Of course there’s an upside: connectivity, communication, etc. What social media does is combine different tools in one place, rather than doing anything individually new. It gives you personal email, news, and info about your friends, without having to interact. Just as much as it “connects” us, it disconnects us. When you can passively absorb the facts of people’s lives, you relax your ability and desire to form meaningful relationships with other people. You can’t just dip in and dip out with a FB message and form meaningful connections. This holds true for not just teenagers though, especially with video games as opposed to social media.


I was surprised to learn how dominant the middle-aged woman demographic is for mobile apps. Most of the money spent on handheld games, isn’t a 10 year old boy, but a 40 year old woman. Now, while Candy Crush is accessible through Facebook, they are not the same thing at all, but it’s not a large leap to look at how much time people spend on their phones for various purposes, and suppose that when people hop on to play a game of candy crush, they’re also checking facebook and instagram. How often have i seen what appears to be someone’s aunt on the subway scrolling through facebook hitting that like button? Every day, several times a day.


Just as important as the quantity in which we use social media, is the quality of the content on social media is being consumed. The frightening studies and investigations of Russian Influence on the 2016 election, the abundance of fake news articles and studies that are regularly circulated. It seems like it would be a simple task to make sure that what you’re spreading is from a credible source and not utter insanity, but reality is stranger than fiction as they say. Social media spambots on twitter, elaborate pro-Trump pranks to be circulated via “news” articles, and ad space bought by Russian Companies totalling over 100,000 dollars, all parts of social media that were exploited to sway the elections of the United States. Between the investigation of the Trump Campaign’s ties to Russian Hackers, the awareness that’s been generated by investigative reporting, and the surge of attempts by companies like twitter and facebook to control fake users on their sites.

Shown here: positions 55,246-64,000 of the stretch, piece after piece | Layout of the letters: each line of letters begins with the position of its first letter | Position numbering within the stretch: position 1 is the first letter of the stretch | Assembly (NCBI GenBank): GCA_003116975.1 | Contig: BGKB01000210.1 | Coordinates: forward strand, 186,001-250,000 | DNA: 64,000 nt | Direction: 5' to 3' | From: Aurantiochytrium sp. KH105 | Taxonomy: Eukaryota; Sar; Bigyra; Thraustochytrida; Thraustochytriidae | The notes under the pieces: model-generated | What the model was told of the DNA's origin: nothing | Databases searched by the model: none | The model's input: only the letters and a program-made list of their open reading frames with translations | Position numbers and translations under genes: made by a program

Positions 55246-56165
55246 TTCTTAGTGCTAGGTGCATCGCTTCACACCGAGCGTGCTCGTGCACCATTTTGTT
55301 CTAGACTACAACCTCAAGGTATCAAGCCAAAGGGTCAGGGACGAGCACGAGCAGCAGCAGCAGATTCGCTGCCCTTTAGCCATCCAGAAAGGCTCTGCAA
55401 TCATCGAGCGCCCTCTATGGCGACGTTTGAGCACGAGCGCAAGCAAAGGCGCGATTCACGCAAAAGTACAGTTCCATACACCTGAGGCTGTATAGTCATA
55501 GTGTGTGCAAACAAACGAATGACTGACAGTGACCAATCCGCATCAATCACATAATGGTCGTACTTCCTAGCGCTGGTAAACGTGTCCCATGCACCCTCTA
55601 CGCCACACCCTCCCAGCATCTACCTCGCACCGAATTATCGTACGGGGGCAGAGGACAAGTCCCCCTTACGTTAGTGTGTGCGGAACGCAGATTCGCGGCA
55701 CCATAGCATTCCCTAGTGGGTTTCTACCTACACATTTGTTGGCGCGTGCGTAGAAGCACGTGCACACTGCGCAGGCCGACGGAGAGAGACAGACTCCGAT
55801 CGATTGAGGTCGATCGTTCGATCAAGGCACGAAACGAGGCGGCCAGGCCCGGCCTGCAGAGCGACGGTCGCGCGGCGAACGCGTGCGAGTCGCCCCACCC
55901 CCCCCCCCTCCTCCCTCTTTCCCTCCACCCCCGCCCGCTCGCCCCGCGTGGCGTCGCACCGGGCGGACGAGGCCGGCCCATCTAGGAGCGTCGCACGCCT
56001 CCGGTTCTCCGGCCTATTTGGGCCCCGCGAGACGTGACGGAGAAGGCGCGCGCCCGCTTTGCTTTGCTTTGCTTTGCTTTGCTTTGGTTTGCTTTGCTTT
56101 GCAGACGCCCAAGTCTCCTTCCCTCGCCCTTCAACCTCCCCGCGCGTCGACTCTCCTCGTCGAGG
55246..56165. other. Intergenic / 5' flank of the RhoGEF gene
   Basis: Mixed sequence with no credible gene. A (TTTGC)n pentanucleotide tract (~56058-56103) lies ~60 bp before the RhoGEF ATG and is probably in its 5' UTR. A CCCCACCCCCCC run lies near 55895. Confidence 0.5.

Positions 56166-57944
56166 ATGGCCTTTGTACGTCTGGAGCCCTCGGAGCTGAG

With all of this going on, social media seems more than just teenagers and tweets doesn’t it? Many people have only caught up in the past couple of years, including governmental body, that the internet isn’t just some weird thing the kids are all doing. Once you involve money, get people talking to each other, and give unfettered access to information with no screen, it’s no wonder that there are real stakes to how we interact and regulate social media. We’re feeling the bite that can be brought to bear from social media, and while our understanding may be maturing, we need to move faster to bring social media under control.


The rising age of social media users, it’s incorporation into the political world, the documented and proven studies around social media addiction, and the resources that are being increased to deal with them, as well as the scrutiny that social media has received over its ability to allow outside sources to influence our political process with Russian Spam-bots. All reasons that I see for why our understanding and our engagement with social media is maturing. The fact that I can google social media addiction and come back with a plethora of help lines and resources says something about how seriously we’ve begun to take these things. And a good thing too with all the ways that social media is altering how we behave, what we know, and how we communicate.